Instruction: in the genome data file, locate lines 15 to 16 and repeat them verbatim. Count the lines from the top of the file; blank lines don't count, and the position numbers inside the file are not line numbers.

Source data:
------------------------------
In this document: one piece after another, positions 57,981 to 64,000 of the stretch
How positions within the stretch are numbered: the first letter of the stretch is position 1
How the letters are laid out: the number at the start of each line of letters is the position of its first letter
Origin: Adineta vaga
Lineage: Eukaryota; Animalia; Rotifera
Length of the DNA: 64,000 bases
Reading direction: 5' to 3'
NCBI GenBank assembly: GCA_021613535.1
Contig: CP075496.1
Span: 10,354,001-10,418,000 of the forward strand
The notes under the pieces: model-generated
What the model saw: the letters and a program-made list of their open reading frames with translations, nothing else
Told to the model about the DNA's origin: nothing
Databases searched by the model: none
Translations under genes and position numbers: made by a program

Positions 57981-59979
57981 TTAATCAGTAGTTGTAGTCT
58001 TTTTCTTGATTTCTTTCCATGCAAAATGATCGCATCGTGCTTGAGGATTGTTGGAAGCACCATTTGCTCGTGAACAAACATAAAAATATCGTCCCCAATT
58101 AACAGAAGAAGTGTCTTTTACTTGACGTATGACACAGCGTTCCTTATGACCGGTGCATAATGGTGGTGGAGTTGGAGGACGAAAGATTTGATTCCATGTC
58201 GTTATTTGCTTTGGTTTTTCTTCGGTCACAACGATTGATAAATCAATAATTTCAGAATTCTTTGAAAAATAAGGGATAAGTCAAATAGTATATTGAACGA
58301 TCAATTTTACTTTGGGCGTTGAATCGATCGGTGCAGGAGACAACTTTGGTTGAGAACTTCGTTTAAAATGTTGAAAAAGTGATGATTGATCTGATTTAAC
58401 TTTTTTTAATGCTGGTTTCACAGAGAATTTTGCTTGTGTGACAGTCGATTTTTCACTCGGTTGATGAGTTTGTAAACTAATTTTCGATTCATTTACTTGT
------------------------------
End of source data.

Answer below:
Translations under genes and position numbers: made by a program

Positions 57981-59979